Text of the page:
And then there was the misperceptions of what Tiny Houses really were. So many people - RV and Mobile Home Park owners especially - had this image of a beat-up converted "Schoolie" (school bus) or a homemade shack haphazardly stuck on an old trailer. Yes, admittedly those do exist. But tiny houses can be so much more! But that lack of understanding led to SO many brick walls at places where we should have been able to park.
We found ourselves in the unenvious position of wanting to sell our house, pay off most of our debt and using the remaining proceeds from the sale to buy our tiny house. But without a guaranteed spot to park it with the hookups we needed to live, we couldn't proceed with any of it. And unbeknownst to us, a "world of change" was marching toward us. Time was more of the essence than we could ever have imagined...
COMING NEXT: How through what we now realize was amazingly fortunate timing, the dominos in this crazy process started falling in place...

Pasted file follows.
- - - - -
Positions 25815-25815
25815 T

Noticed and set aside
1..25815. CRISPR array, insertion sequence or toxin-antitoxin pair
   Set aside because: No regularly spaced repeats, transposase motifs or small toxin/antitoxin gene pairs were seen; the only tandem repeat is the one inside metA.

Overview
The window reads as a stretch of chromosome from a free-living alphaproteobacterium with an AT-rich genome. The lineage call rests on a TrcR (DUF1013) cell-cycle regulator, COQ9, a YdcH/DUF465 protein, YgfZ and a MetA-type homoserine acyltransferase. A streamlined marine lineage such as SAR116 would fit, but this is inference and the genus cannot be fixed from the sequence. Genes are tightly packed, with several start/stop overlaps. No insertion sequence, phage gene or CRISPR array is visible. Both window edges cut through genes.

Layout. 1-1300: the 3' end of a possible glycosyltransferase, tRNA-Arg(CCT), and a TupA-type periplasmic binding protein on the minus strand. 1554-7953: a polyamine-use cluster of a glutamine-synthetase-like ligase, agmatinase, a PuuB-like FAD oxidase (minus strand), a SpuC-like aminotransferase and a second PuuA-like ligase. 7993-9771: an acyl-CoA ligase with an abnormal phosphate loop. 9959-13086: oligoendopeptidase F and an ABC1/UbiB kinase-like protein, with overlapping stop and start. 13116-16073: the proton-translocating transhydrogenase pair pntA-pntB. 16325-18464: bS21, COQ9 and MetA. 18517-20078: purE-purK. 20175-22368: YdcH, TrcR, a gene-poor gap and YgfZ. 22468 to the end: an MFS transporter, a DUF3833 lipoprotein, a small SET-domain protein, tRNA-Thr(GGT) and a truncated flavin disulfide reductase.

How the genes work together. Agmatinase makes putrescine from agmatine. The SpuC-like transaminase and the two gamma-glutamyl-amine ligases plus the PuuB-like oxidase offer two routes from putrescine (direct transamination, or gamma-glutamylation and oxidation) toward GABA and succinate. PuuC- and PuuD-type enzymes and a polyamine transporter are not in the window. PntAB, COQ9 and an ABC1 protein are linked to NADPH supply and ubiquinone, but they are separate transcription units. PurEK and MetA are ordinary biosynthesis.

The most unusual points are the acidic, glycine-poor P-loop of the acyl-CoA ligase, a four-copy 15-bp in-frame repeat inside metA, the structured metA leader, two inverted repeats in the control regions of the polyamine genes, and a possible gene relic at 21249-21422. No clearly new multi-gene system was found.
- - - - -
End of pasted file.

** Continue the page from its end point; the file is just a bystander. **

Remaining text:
Hello and welcome to TinyMouseHouse.com. Originally, I had intended on simply creating a video of our house interior after it was all decorated. Perhaps also post it to Facebook or YouTube or....
But the response to our home has far exceeded our expectations. The reactions from a single image - the one on the front page of this site, us standing on the Mickey-red steps in front of the Mickey-red door, the mouse ears towering on each side - well, the reactions have been magical. The house demands a closer look, and we hope this website will help fulfill that.
My plan is to randomly-but-regularly post stories of how we came up with this idea, our core design principles, our unbelievable luck in the timing of all this given the "new normal" of today, and the people that made it all happen.
I'll try to keep the posts brief, but anyone who knows me is probably laughing right now. So verbosity full speed ahead! We hope you enjoy your visit here. There will be pictures and videos and stories and more.
Just remember: for this amazing journey, it all started with a mouse....and resulted in our tiny mouse house.